Acclaimed children’s author and illustrator Marla Frazee (marlafrazee.com) has been creating books for over 30 years, while living—and finding inspiration—in Pasadena. The two-time Caldecott Medal recipient and New York Times bestseller originally came up with the idea for her new book, In Every Life, at a local landmark. “Twenty-five years ago, during a service at All Saints Episcopal Church, I heard a beautiful Jewish blessing in call-and-response style,” Frazee says. “I immediately felt it could be a picture book. But it took all these years to figure out how to do it. It was a puzzle!” Here, the literary legend shares her local finds.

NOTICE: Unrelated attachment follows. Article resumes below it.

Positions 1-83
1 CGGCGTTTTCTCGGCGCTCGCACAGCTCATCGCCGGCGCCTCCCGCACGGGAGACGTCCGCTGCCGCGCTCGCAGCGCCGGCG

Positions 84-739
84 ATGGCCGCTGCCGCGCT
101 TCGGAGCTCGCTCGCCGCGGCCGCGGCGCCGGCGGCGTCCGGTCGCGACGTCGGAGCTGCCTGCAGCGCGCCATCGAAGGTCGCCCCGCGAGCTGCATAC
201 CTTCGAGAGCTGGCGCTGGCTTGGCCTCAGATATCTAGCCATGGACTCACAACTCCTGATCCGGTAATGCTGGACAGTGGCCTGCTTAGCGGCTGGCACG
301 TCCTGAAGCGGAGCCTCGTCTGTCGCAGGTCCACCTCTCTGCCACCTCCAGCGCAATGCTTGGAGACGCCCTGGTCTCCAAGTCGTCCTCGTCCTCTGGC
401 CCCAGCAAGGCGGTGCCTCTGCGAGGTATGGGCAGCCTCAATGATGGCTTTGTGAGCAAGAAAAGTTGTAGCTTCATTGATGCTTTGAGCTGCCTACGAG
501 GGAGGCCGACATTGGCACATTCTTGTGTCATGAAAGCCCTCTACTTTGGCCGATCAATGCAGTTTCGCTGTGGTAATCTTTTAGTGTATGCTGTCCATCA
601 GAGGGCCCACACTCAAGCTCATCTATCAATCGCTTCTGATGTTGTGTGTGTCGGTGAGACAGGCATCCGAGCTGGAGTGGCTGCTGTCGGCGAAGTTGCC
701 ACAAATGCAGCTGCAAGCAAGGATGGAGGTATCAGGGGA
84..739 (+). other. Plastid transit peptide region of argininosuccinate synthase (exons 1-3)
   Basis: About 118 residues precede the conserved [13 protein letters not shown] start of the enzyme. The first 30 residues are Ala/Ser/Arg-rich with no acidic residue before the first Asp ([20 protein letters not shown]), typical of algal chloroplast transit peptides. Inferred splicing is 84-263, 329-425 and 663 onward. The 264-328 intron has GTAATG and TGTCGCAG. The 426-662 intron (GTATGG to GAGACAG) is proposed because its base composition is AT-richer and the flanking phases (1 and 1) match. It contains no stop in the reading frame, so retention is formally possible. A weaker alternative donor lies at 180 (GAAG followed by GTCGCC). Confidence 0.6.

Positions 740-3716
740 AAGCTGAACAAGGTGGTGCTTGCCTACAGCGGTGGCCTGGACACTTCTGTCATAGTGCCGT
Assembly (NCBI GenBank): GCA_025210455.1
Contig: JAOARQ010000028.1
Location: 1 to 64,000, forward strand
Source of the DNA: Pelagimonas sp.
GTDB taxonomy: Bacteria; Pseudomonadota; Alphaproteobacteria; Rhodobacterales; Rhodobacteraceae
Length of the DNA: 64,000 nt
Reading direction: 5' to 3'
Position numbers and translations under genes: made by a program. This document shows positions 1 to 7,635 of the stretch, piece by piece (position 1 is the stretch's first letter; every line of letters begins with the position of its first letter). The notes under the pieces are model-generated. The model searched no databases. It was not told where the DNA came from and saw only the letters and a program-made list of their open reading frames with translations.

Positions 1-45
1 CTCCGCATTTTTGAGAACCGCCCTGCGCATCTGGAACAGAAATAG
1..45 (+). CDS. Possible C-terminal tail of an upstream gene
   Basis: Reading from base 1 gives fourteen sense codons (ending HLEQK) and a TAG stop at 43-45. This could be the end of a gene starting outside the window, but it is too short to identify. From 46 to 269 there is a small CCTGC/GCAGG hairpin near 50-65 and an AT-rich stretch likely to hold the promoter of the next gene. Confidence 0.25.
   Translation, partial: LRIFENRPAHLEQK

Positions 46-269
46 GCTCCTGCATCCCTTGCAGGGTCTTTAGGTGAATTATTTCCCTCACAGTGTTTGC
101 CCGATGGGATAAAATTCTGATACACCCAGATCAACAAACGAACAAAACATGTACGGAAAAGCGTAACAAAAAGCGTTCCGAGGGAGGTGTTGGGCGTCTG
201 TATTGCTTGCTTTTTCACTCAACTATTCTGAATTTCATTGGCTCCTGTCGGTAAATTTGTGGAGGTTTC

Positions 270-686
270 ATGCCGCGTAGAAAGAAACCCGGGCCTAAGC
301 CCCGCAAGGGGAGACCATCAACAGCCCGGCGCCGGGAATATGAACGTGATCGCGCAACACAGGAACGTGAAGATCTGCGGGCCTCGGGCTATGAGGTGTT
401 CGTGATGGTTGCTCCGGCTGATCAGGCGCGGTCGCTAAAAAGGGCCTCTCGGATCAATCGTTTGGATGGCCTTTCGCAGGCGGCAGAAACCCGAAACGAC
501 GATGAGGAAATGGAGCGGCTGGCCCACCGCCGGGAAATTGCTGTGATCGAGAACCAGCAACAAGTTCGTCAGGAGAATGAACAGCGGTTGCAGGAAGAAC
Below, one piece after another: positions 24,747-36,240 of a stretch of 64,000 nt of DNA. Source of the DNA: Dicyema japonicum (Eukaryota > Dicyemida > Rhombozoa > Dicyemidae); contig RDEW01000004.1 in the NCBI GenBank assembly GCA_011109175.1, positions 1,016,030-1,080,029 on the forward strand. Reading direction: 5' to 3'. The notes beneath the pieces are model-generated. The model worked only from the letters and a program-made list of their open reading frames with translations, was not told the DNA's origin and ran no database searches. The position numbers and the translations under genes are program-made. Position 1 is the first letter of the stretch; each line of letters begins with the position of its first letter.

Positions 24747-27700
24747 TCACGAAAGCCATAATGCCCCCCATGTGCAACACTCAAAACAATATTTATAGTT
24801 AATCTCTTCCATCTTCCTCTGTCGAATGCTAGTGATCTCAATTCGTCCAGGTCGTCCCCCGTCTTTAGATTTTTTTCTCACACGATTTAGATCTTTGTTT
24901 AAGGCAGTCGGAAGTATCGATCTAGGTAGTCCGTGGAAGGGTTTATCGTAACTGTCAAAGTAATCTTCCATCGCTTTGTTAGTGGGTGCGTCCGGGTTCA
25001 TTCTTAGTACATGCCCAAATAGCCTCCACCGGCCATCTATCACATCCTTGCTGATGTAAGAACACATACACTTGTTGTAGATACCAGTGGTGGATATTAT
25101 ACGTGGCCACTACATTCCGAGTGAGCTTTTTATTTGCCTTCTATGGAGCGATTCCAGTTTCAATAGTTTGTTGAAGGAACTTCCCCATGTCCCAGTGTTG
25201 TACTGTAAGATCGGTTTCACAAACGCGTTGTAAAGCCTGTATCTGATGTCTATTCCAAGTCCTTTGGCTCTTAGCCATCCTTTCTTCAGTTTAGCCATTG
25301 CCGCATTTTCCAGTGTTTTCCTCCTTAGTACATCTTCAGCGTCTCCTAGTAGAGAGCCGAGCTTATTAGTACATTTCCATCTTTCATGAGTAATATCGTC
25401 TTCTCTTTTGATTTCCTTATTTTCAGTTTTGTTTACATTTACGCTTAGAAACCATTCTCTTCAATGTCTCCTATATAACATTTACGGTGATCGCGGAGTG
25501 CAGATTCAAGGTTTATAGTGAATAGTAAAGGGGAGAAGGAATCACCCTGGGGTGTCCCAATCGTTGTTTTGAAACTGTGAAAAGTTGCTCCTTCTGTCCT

I’ve lived in Pasadena since 1986. My three sons grew up here. I live in Bungalow Heaven with a Little Free Library in my front yard and so many interesting book-loving adults and children use it. It’s been a nice way to connect with people. / My dad worked in Pasadena while I was growing up. He had a clothing manufacturing business in the heart of Old Pasadena, on the corner of De Lacey and McCormick Alley. I painted the exterior sign on the brick building when I was in high school. / I went to ArtCenter College of Design and received a BFA in illustration. My favorite teacher was Judy Crook, who taught color theory. She was brilliant and intense, no pun intended. / I often hike in the mornings before I head into my studio. I’m usually in Eaton Canyon or Millard Canyon, on Mt. Wilson Trail to First Water or beyond, or Gabrielino Trail behind JPL. / Whenever my son James comes to town, we go to La Grande Orange for ahi tacos with kale salad on the side. I used to hang out at that place when it was the old train depot. / My son Reed is a stained-glass artist and designer at Judson Studios in Highland Park. The studio’s founder was at the forefront of the Arts and Crafts movement that really took hold in Pasadena. Judson Studios has been operating out of the present building since 1920 and it’s worth going for a tour. / Last year I participated in a LitFest Pasadena panel on picture books and also spoke to students in the Visual Arts and Design Academy at Pasadena High School through a nonprofit Pasadena-based arts organization called Light Bringer Project. Their mission is “building futures through the power of art and education.” / Vroman’s Bookstore is one of the places I go to wander around and unwind. And I’ve celebrated the publication of many of my books there with book signings. I also deeply love Once Upon a Time in Montrose, the nation’s oldest children’s bookstore. We are so lucky to have these independent bookstores, and others, in our community.